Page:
As a substitute for in-person programming, we’re offering a series of posts on starting a vegetable garden. This science-based information comes from the Seed to Supper program, developed by the Oregon Food Bank. During these difficult times, the Oregon Food Bank welcomes your donations.
OSU is also offering its vegetable gardening class online.
Weeds are just plants growing in the wrong place, but they compete with your crops for sunlight, water, nutrients, and space. This can be a big problem, especially when crops are still young and small.
Weeds can also bring pests and diseases into your garden. Controlling weeds gives your plants a better chance to succeed. Weed seeds can stay alive for years and will come to the surface when you begin to work the soil. Removing weeds before they make seeds will save you time and work in the years to come.
The easiest way to control weeds is to stop them from getting started in the garden in the first place. Start with a well-prepared seedbed, which means getting rid of all weeds before you plant.
Organic mulches help control weeds and add compost to the soil as they break down. Materials like shredded leaves, straw, compost, and weighted-down cardboard or newspaper all work as mulch. (A few types of leaves, like walnuts, oaks and cottonwoods, can stunt the growth of crop plants. Avoid these in the garden.) Mulch keeps the soil loose, so weeds that do come up will be easier to pull. Add 2 to 3 inches of mulch to smother weeds.
When plants are as close together as they can be, their outer leaves touch and form an umbrella that shades out weeds. On the other hand, close spacing can make it harder to find weeds that do grow. When plants are spaced closely, you need to pull weeds by hand because hoeing could damage your crop.
Just like crops, weeds need water to germinate and grow. How you water can mean more weeds or fewer weeds. Drip irrigation, soaker hoses, and careful hand watering all put water close to your plants and leave unplanted soil dry. That means fewer weeds will grow.
Also, keep grass cut and get rid of any weeds growing near your vegetable garden. You do not want grasses to make seeds, which could drift into the garden. In addition, crop rotation can reduce weed problems. Group crops by family and rotate them into new sections of your garden every year.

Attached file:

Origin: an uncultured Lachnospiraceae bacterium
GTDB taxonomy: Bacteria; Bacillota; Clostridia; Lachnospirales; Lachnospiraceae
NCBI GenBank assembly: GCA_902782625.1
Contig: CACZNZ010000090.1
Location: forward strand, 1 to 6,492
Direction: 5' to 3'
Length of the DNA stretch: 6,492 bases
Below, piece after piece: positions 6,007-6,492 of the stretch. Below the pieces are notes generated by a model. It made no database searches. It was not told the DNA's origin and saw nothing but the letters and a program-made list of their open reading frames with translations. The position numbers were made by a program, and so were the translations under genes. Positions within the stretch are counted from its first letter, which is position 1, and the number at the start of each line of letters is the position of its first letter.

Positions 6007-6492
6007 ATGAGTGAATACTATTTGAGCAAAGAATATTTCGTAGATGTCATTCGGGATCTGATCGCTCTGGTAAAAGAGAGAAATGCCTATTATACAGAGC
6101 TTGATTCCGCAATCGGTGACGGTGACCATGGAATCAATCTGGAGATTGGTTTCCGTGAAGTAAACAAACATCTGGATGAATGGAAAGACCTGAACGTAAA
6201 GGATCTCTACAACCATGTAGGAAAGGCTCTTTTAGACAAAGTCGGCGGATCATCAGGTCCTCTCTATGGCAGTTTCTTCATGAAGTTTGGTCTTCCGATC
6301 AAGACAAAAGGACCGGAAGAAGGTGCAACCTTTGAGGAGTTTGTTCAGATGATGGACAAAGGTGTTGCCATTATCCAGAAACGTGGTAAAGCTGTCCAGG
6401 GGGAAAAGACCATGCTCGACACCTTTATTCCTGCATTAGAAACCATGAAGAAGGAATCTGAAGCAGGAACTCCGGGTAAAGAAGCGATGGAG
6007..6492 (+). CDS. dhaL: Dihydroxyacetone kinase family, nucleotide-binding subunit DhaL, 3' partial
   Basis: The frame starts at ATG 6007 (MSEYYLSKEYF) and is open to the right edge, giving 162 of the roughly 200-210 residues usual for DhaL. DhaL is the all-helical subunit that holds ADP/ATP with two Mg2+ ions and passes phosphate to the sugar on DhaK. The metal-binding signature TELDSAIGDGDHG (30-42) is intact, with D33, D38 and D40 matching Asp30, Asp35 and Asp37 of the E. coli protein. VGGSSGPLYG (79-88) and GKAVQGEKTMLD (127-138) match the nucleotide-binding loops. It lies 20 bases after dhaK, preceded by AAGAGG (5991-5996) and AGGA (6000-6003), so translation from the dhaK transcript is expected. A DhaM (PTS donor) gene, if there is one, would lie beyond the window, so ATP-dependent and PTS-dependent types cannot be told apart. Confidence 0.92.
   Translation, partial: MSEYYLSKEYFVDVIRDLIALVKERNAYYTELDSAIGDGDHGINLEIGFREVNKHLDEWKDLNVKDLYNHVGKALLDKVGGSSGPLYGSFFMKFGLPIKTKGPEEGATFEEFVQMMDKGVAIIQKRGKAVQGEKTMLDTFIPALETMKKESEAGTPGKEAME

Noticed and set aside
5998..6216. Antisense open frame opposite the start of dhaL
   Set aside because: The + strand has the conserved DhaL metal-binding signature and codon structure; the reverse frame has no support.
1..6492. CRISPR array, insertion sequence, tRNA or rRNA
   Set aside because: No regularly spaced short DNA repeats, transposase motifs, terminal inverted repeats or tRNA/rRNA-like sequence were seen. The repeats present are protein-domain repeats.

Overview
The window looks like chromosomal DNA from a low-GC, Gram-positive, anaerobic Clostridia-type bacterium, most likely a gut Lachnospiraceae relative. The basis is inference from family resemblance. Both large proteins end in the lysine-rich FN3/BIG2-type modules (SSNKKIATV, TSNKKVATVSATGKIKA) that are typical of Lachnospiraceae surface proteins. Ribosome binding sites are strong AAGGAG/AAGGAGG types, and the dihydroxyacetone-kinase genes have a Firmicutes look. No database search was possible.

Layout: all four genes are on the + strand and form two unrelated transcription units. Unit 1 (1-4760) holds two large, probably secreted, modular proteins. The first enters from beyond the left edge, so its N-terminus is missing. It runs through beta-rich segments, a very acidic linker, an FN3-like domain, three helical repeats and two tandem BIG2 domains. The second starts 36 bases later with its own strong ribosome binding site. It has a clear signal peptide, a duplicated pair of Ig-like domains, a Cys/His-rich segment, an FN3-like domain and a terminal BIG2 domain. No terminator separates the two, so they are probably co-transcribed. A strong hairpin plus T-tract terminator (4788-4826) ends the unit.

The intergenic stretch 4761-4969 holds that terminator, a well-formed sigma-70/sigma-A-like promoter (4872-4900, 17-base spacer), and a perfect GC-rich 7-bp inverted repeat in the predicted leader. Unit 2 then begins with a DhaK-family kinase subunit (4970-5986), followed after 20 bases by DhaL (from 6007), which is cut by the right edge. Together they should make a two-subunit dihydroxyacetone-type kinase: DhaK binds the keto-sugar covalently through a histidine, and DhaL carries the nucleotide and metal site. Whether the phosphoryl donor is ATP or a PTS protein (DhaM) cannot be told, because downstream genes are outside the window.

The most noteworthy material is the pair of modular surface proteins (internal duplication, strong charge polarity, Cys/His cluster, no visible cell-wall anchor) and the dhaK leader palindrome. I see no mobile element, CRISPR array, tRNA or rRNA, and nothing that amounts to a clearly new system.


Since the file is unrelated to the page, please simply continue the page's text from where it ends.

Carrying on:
Despite your best efforts, weeds are sometimes unavoidable. The best approach is to weed early and weed often. Young, tender weeds are easy to hoe, hand pull, or till in. Remove them during the heat of the day between watering. Don’t weed when the soil is wet, because working wet soil can damage the soil structure. And don’t leave weeds to grow, because bigger weeds are harder to get rid of.
If weeds have overtaken your garden, or if you do not have much time, focus on weeding in order of importance. First, dig up any weeds that are going to seed. Next, remove all grasses and invasive weeds, such as bindweed (morning glory). And finally, when you have the time, remove the other, less–invasive weeds.
Hand weeding and hoeing are the best choices for weeding in the home garden, because they allow you to weed close to base of veggies without damaging the roots. Small hand tools like the Korean hand plow are good for weeding small areas and between closely-spaced plants.
Another useful tool is the dandelion digger (also known as a weeder, cultivator, or asparagus knife). It works well for digging weeds with long taproots. If you don’t have a dandelion digger, use a screwdriver.
There are several different types of garden hoes. The lightweight Warren-type of hoe has a pointy tip and is useful for weeding between plants. The hula or action hoe is a lightweight scuffle hoe. You use it by pushing and pulling it just under the soil surface. It pulls up small weeds, but doesn’t work as well against bigger, older weeds.
Keep a rag where you store your hand tools so you can wipe off soil and moisture after using them.
Next up: Pest control